A pre-print study published in February 2023 by Dr. Wilson Sy shows an incredible analysis of excess mortality data in Australia. Based on his research and analysis of the data, Dr. Sy concluded that there is an excess death rate in 2021 that is 7-fold higher than than 2020 and 14-fold in 2022. The 2022 data was only available up to September 2022. Dr. Sy predicts the final months of 2022 could amount to a 19-fold increase overall for that year.
Yes, you heard that right: a 7-fold and potentially 19-fold increase in excess mortality in 2021 and 2022, respectively, over 2020, the “year of the pandemic”.
To be clear: Dr. Sy is not a medical doctor, but as you will see, his research and analysis is based solely off of data provided by the Australian Bureau of Statistics (ABS) and requires minimal, if any, medical expertise.
Dr. Sy began analyzing excess mortality data ranging back to 2015 through September 2022. He was able to draw concerning conclusions based on the ABS data:
Based on the data Dr. Sy analyzed, he was able to conclude that excess deaths increased from 1,582 in 2020 to 10,912 in 2021 and 22,837 in 2022 (thru September). He estimates the 2022 final number will be around 30,449, or more than 19 times the “pandemic year” of 2020.
He also concluded that “All Cause Mortality” began to significantly trend upward in 2021 as evidenced in the chart below:
According to Dr. Sy, Australia “moved the goal posts” for 2022: they changed the baseline definitions for calculating excess mortality by taking the average excess deaths of only four years, 2017-2019 and 2021, skipping 2020, rather than the “normal” baseline of the previous five consecutive years:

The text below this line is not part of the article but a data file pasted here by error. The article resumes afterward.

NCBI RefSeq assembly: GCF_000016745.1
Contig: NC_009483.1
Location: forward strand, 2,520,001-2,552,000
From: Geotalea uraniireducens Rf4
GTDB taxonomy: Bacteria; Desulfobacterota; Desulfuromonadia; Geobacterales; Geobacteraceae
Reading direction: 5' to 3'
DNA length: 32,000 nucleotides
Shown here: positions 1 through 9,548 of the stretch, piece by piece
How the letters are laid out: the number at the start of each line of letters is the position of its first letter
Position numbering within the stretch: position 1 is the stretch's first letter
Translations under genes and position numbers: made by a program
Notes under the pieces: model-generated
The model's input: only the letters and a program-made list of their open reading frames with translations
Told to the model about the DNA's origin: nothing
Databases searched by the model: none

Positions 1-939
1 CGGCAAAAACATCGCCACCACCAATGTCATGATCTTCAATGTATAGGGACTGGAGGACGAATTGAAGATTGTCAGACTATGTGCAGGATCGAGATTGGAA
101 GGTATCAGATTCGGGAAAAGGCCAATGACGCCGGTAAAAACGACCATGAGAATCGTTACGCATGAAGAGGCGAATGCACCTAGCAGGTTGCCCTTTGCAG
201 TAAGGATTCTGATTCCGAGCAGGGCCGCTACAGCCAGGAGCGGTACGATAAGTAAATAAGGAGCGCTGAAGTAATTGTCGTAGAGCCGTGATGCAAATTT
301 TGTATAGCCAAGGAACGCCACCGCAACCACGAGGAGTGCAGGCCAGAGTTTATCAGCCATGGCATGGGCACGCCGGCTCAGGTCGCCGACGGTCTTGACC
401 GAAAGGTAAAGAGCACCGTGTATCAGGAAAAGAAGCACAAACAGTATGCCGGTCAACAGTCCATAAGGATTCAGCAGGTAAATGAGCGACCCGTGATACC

Why would the Australian authorities change the baseline definition by excluding 2020? And why was 2020 “significantly lower than expected” in certain periods despite the on going “pandemic” that destroyed the middle to lower class with draconian lockdowns and mandates?
One of the interesting observations from this report is that flu and pneumonia mortality in Australia dropped drastically in 2020. Dr. Sy notes that this could potentially be due to misdiagnosis of COVID-19 rather than influenza based on a CDC “Lab Alert”
that suggests the RT-PCR tests cannot differentiate between the COVID virus and the influenza virus. The CDC alert suggests labs “consider adoption of a multiplexed method that can facilitate detection and differentiation of SARS-CoV-2 and influenza viruses.”
In the chart below, the blue bars represent the 5-year average of Influenza and Pneumonia deaths. The red bars depict the 2020 death rates:
When you factor in COVID deaths, however, the months with the most dramatic differences shown above take a wild turn:
These conclusions are supportive of a claim made by J Scott Davison, the CEO of OneAmerica Insurance Company, back in January 2022. Davison joined an Indiana Chamber of Commerce roundtable discussion on the impacts of COVID-19. In this discussion, he revealed their group life insurance was seeing “the highest death rates they’ve ever seen in the history of this business”. He says this increase of 40% excess mortality over pre pandemic levels is consistent throughout the industry and that it is primarily working aged people that are 18-64 that are dying. Davison emphasizes that a “3-sigma or 1 in 200 year catastrophe would be a 10% increase over pre-pandemic, so a 40% [increase] is just unheard of. And what the data is showing us is that the deaths being reported as COVID deaths greatly understate the actual death losses among working age people from the pandemic. It may not all be COVID on their death certificate, but deaths are just up huge huge numbers.”
The findings shared by Davison are also consistent with an age breakdown of excess mortality in Australia, according to a substack by Steve Kirsch
. Kirsch found that the deaths in those aged 0-64 are significantly higher than other age demographics:
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